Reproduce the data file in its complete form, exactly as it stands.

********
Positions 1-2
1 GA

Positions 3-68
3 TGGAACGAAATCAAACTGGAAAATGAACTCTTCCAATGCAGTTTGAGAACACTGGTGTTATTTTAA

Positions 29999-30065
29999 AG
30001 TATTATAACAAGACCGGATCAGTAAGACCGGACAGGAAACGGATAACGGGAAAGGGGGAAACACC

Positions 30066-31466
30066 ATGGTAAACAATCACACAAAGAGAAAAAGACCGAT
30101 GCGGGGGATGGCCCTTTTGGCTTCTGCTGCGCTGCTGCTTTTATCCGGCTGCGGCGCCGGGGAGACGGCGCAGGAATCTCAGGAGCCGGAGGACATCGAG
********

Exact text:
Positions 1-2
1 GA

Positions 3-68
3 TGGAACGAAATCAAACTGGAAAATGAACTCTTCCAATGCAGTTTGAGAACACTGGTGTTATTTTAA

Positions 29999-30065
29999 AG
30001 TATTATAACAAGACCGGATCAGTAAGACCGGACAGGAAACGGATAACGGGAAAGGGGGAAACACC

Positions 30066-31466
30066 ATGGTAAACAATCACACAAAGAGAAAAAGACCGAT
30101 GCGGGGGATGGCCCTTTTGGCTTCTGCTGCGCTGCTGCTTTTATCCGGCTGCGGCGCCGGGGAGACGGCGCAGGAATCTCAGGAGCCGGAGGACATCGAG